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Title: Short-Time Glassy Dynamics in Viscous Protein Solutions with Competing Interactions

Although there have been numerous investigations of the glass transition for colloidal dispersions with only a short-ranged attraction, less is understood for systems interacting with a long-ranged repulsion in addition to this attraction, which is ubiquitous in aqueous protein solutions at low ionic strength. Highly puri ed concentrated lysozyme solutions are used as a model system and investigated over a large range of protein concentrations at very low ionic strength. Newtonian liquid behavior is observed at all concentrations, even up to 480 mg/mL, where the zero shear viscosity increases by more than three orders of magnitude with increasing concentration. Remarkably, despite this macroscopic liquid-like behavior, the measurements of the dynamics in the short-time limit shows features typical of glassy colloidal systems. Investigation of the inter-protein structure indicates that the reduced short-time mobility of the protein is caused by localized regions of high density within a heterogeneous density distribution. This structural heterogeneity occurs on intermediate range length scale, driven by the competing potential features, and is distinct from commonly studied colloidal gel systems in which a heterogeneous density distribution tends to extend to the whole system. The presence of long-ranged repulsion also allows for more mobility over large length and longmore » time scales resulting in the macroscopic relaxation of the structure. The experimental results provide evidence for the need to explicitly include intermediate range order in theories for the macroscopic properties of protein solutions interacting via competing potential features.« less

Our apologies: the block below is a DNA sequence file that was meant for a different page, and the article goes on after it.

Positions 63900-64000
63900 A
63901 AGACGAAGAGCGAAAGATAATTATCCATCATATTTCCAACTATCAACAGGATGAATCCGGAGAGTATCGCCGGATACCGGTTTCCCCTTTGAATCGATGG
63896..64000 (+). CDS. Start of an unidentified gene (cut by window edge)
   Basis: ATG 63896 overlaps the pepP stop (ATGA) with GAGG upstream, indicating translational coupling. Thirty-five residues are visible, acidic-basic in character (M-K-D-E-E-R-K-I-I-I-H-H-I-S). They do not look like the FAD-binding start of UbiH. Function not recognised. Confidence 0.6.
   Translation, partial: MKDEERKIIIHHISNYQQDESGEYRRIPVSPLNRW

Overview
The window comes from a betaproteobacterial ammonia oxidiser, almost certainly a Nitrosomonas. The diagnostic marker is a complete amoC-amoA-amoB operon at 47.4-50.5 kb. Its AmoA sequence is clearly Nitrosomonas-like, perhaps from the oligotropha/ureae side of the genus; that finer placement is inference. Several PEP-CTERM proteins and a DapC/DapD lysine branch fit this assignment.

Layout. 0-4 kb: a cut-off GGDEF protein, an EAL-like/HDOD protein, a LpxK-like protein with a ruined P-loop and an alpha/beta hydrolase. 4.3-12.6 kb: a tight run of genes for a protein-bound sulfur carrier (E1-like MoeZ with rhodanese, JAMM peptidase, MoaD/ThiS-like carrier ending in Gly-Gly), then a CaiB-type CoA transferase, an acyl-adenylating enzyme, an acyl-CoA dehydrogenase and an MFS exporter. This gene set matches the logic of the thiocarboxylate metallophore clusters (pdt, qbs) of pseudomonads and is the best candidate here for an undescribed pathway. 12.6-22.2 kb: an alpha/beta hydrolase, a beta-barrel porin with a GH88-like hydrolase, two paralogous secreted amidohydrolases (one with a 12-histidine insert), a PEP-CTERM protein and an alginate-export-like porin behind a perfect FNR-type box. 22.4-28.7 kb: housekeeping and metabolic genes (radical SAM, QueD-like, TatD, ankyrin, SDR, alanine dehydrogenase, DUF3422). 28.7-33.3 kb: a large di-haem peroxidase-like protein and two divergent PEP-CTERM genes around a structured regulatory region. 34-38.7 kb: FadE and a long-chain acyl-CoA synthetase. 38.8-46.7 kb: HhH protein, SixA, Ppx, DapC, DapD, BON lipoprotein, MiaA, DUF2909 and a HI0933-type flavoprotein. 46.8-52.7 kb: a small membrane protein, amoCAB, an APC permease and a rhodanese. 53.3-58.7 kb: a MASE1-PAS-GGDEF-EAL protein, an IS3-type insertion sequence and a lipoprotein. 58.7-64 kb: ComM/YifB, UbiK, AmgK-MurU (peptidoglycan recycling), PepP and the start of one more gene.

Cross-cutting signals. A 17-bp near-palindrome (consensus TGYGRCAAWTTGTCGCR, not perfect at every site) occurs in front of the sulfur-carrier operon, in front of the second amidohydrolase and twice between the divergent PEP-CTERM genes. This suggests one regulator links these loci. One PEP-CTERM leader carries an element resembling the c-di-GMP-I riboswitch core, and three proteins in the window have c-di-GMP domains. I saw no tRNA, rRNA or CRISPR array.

[1] ;  [2] ;  [3] ;  [4] ;  [4] ;  [1] ;  [2]
  1. Univ. of Delaware, Newark, DE (United States)
  2. National Inst. of Standards and Technology (NIST), Gaithersburg, MD (United States)
  3. Oak Ridge National Lab. (ORNL), Oak Ridge, TN (United States)
  4. Inst. Laue-Langevin (ILL), Grenoble (France)
Publication Date:
Grant/Contract Number:
Accepted Manuscript
Journal Name:
Physical Review Letters
Additional Journal Information:
Journal Volume: 115; Journal Issue: 22; Journal ID: ISSN 0031-9007
American Physical Society (APS)
Research Org:
Oak Ridge National Laboratory (ORNL), Oak Ridge, TN (United States). Center for Nanophase Materials Sciences (CNMS)
Sponsoring Org:
USDOE Office of Science (SC)
Country of Publication:
United States
OSTI Identifier:
Alternate Identifier(s):
OSTI ID: 1227033